Welcome, once again, to Must Read Horror. You want great horror articles? This is the place to find the best the web has to offer. This week:
- Sequels and Remakes: Night of the Living Dead Sequels
- The Resurgence of Horror Vinyl
- 10 of the Most Memorable Horror-Inspired Professional Wrestlers
- The Fall of the Horror Survival Genre: Why Aren’t We Scared?
- How Carrie Changed Stephen King’s Life, and Began a Generation of Horror
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In 1968, one man turned horror on its head with very little in the way of stars and budget. Against all odds, George A. Romero, a little known director from Pittsburgh, made one of the greatest horror films of a generation. That film was Night of the Living Dead. This article from HorrorNews.net looks at its remakes and sequels, some of which were equally as successful, while others were less fun than watching A Serbian Film on loop.
I like gadgets and technological advancements as much as the next man, but there’s something undeniably pleasurable about removing a record from its sleeve, placing it in an altogether archaic device, then sitting back and listening, wondering if that crackle is going to turn into a stutter, sending the needle unceremoniously back to the start. If you’re a horror fan, which you must be since you’re here, and you like vinyl, there’s a lot of good news for you in this article over at Bloody Disgusting.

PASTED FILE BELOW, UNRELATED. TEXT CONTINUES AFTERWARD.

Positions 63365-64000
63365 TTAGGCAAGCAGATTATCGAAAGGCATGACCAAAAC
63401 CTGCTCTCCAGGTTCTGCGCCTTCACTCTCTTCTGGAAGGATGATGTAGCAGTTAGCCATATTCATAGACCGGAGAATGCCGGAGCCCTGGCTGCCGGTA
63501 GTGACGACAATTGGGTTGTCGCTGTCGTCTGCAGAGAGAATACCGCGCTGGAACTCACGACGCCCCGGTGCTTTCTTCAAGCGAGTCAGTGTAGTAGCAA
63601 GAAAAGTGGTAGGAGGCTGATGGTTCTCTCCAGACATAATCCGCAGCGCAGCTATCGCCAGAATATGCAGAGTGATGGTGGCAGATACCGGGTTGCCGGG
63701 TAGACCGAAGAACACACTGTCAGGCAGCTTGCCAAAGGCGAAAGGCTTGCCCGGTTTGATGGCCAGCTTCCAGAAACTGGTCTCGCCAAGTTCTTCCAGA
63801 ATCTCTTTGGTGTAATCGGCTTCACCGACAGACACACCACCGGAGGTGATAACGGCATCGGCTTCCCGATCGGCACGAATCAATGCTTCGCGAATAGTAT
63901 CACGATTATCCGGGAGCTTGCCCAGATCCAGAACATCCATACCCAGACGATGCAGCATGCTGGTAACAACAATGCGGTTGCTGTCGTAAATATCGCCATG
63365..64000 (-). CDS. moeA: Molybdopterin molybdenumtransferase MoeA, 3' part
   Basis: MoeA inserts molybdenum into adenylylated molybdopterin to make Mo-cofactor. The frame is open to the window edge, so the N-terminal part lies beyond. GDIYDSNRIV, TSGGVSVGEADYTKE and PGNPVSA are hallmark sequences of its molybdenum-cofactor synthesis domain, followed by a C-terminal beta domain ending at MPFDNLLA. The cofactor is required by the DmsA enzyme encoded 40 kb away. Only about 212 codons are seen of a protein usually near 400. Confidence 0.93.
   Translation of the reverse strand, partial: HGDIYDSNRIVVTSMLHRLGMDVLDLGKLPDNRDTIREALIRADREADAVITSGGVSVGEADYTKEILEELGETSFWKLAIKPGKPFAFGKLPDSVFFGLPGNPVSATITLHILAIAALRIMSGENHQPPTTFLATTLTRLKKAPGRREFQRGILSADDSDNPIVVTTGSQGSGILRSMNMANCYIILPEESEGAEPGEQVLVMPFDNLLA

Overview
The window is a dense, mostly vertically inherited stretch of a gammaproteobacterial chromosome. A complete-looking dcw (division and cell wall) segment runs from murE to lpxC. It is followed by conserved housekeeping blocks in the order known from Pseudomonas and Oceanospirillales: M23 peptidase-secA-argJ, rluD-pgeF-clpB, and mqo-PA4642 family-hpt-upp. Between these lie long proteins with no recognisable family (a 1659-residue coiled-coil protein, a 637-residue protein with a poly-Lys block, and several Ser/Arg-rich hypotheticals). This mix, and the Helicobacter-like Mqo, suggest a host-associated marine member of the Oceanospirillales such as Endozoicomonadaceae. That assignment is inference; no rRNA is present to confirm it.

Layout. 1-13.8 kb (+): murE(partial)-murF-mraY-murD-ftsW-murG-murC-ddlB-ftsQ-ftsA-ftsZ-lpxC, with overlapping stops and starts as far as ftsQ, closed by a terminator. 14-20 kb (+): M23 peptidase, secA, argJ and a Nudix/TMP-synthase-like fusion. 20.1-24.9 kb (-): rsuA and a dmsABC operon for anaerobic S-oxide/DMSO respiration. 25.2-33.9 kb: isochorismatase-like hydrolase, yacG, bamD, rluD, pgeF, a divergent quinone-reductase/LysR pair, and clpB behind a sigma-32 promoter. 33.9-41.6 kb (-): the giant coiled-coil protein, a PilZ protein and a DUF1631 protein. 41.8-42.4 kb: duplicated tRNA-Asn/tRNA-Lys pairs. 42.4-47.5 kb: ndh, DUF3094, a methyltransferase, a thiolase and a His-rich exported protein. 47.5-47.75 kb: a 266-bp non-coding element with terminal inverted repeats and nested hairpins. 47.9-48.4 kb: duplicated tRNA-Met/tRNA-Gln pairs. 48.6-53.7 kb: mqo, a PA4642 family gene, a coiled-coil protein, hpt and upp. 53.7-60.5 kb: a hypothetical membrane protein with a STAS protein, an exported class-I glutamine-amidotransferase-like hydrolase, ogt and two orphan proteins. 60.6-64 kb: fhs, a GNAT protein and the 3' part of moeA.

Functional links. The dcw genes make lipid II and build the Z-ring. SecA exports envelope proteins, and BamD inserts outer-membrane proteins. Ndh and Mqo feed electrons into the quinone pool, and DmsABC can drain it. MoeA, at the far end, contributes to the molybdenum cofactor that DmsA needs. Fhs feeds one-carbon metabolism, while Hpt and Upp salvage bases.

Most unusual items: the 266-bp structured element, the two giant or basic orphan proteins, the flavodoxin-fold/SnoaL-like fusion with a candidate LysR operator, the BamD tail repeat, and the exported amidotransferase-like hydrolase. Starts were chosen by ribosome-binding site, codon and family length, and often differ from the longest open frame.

There’s something utterly enthralling about watching two grown men slapping one another’s chests and pretending to break their backs every five seconds, but if you give them some horror makeup and a terrifying back-story, you’ve got yourself TV gold. This article from FearNet looks at ten of the best horror-inspired grapplers.
In this article, Citizen Game looks at the steady decline of survival horror gaming, and asks why developers are suddenly opting for cheap scare-tactics over atmosphere.
In this fascinating article, The Guardian looks back at Stephen King’s Carrie, how it set him on the path to literary success, and the impact it had on an entire generation of authors, including Ramsey Campbell, Adam Nevill, Jeff VanderMeer, and Sarah Pinborough.
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- They Don’t Come Home Anymore by T.E. Grau
- A House at the Bottom of a Lake by Josh Malerman
- The Visible Filth by Nathan Ballingrud
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- Water For Drowning by Ray Cluley
- Chalk by Pat Cadigan
- Roadkill by Joseph D’Lacey